The breeding season duration hypothesis: acute handling stress and total plasma concentrations of corticosterone and androgens in male and female striped plateau lizards (Sceloporus virgatus)
- First Online:
- Cite this article as:
- Hews, D.K. & Abell Baniki, A.J. J Comp Physiol B (2013) 183: 933. doi:10.1007/s00360-013-0766-z
- 307 Downloads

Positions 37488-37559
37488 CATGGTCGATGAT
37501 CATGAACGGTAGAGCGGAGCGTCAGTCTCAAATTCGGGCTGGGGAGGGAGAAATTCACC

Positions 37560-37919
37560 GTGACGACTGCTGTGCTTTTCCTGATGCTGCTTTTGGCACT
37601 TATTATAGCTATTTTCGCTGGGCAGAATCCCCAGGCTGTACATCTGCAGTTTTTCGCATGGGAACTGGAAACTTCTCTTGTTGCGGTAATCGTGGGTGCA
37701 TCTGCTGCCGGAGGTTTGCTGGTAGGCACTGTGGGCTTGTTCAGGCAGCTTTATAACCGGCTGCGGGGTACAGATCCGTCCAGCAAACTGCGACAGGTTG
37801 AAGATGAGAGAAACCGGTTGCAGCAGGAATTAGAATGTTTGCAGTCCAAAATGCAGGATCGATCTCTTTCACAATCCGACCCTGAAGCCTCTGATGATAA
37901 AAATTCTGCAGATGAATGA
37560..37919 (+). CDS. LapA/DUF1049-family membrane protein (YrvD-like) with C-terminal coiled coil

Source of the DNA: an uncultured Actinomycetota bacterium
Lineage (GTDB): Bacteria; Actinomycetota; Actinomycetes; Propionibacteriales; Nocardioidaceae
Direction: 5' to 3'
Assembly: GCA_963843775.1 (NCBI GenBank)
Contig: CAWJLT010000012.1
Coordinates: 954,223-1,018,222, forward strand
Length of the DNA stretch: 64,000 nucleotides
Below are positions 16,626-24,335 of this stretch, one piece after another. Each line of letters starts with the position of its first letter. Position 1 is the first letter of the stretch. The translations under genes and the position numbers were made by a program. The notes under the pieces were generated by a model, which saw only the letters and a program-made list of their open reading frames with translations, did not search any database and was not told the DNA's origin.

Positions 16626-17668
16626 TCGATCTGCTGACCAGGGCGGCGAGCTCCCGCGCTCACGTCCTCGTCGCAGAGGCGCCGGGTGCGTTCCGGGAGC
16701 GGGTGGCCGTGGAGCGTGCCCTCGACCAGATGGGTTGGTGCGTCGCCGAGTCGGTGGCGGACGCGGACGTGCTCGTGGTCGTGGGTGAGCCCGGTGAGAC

Acute glucocorticoid elevations can be adaptations to short-term stressors. The breeding season hypothesis predicts reduced glucocorticoid responsiveness to acute stressors in populations or species with short breeding seasons. The striped plateau lizard (Sceloporus virgatus) has a short breeding season in Arizona. We measured plasma corticosterone and total androgen levels (dihydrotestosterone and testosterone) following one of the four stress-handling treatments (0, 10, 60, or 180 min). In both sexes, longer handling stress yielded higher corticosterone; females had higher corticosterone than males at all time points. Androgens did not vary with handling duration, in either sex. Combining treatments, plasma androgens correlated positively with corticosterone (CORT) in females but not in males; plasma CORT and body mass residuals were negatively correlated in both sexes, suggesting lizards in poor body condition and/or not investing heavily in reproduction (follicle mass) have higher acute corticosterone. Total plasma androgens and body mass residuals were positively associated in males, but showed no association in females. The maximal CORT elevation after handling stress in this single-clutching species was of comparable magnitude to responses in related multi-clutching lizard species with longer breeding seasons. Using data from studies of multiple populations of three Sceloporus species, we found no relationship between the relative magnitude of the CORT increase and either latitude or elevation, two variables in the literature correlated with duration of the breeding season, and only weak relationships with geographic elevation and actual (not relative) stress-elevated CORT values in this multi-population comparison.